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Hymen ‘restoration’ in cultures of oppression: how can physicians promote individual patient welfare without becoming complicit in the perpetuation of unjust social norms?
  1. Brian D Earp
  1. Correspondence to Brian D. Earp, Research Fellow, Uehiro Centre for Practical Ethics, University of Oxford, Suite 8, Littlegate House, St Ebbes Street, Oxford OX1 1PT; brian.earp{at}gmail.com

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In this issue, Ahmadi1 reports on the practice of hymenoplasty—a surgical intervention meant to restore a presumed physical marker of virginity prior to a woman's marriage. As Mehri and Sills2 have stated, these women ‘want to ensure that blood is spilled on their wedding night sheets.’ Although Ahmadi's research was carried out in Iran specifically, this surgery is becoming increasingly popular in a number of Western countries as well, especially among Muslim populations.3 What are the ethics of hymen restoration?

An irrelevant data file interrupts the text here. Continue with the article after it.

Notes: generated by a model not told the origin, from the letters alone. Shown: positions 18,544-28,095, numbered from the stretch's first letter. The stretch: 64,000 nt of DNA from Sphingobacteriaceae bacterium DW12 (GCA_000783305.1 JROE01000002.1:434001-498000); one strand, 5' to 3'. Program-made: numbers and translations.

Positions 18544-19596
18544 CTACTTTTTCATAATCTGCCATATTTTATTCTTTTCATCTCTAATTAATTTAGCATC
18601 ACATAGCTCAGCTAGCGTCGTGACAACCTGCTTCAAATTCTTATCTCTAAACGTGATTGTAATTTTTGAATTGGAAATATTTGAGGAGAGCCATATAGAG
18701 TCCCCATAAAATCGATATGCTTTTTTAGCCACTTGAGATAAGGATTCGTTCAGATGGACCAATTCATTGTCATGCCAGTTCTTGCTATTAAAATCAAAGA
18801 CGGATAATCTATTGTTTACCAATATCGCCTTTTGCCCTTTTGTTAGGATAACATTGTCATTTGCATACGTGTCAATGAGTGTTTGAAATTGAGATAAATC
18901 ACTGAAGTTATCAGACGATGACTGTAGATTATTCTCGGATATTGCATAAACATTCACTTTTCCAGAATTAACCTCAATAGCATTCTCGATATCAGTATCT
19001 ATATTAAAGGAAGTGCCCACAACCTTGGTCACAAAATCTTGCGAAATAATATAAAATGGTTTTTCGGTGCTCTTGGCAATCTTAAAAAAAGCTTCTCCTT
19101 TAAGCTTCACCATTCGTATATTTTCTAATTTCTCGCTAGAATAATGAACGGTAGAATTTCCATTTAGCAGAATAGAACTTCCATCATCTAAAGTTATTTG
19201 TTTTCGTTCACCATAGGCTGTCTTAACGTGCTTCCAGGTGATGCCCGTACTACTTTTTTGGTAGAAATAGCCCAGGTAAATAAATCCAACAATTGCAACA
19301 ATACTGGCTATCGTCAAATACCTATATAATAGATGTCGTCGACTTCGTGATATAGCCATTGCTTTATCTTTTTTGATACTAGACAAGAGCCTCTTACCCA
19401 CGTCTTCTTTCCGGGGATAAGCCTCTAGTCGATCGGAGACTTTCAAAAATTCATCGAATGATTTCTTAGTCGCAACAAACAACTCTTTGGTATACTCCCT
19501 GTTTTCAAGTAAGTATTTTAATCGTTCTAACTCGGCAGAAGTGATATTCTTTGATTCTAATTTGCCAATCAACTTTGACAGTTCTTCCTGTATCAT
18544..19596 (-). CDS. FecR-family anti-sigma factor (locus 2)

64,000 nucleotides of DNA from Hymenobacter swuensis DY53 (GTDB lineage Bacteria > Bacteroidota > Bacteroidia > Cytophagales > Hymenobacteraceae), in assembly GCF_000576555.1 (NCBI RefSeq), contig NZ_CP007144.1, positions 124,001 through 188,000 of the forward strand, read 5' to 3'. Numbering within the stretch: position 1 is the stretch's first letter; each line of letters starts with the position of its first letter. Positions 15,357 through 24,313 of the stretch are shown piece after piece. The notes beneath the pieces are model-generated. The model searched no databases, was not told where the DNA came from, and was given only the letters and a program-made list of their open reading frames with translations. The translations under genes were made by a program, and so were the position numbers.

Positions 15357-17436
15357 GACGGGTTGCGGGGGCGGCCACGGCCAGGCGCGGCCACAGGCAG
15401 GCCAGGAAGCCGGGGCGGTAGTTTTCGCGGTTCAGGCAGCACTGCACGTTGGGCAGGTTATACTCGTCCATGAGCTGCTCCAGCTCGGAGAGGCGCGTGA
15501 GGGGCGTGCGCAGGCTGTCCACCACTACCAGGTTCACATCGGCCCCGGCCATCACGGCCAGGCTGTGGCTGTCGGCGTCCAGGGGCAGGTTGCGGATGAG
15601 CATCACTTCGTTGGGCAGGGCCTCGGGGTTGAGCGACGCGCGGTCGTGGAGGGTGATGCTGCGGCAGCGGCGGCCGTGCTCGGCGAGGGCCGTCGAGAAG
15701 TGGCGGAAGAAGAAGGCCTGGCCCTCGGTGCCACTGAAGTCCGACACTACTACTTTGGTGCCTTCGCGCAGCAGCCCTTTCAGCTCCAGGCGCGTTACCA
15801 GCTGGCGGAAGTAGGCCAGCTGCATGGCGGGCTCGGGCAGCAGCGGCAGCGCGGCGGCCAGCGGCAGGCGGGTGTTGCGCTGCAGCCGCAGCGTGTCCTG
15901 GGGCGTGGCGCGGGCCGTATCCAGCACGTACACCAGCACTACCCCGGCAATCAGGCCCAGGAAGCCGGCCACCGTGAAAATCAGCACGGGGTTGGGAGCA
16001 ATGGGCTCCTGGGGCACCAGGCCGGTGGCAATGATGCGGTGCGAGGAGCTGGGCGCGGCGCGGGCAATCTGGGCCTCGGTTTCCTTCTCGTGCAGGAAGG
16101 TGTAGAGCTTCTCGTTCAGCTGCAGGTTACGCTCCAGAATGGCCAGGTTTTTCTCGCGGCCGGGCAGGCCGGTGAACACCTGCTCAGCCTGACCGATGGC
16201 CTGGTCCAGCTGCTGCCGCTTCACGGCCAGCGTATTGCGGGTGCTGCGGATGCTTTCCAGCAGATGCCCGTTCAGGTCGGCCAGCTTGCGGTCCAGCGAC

Consider the role of the physician. Two of the doctors interviewed by Ahmadi reported being in ‘a perpetual state of guilt because of the surgery's inherent aim at deceiving the groom’ and noted their ‘personal conflict’ at being involved in this deception. Yet: None of the doctors believed that the surgery was unethical, arguing that the girl could be ‘abused’ and ‘can even die’ if she is discovered not …

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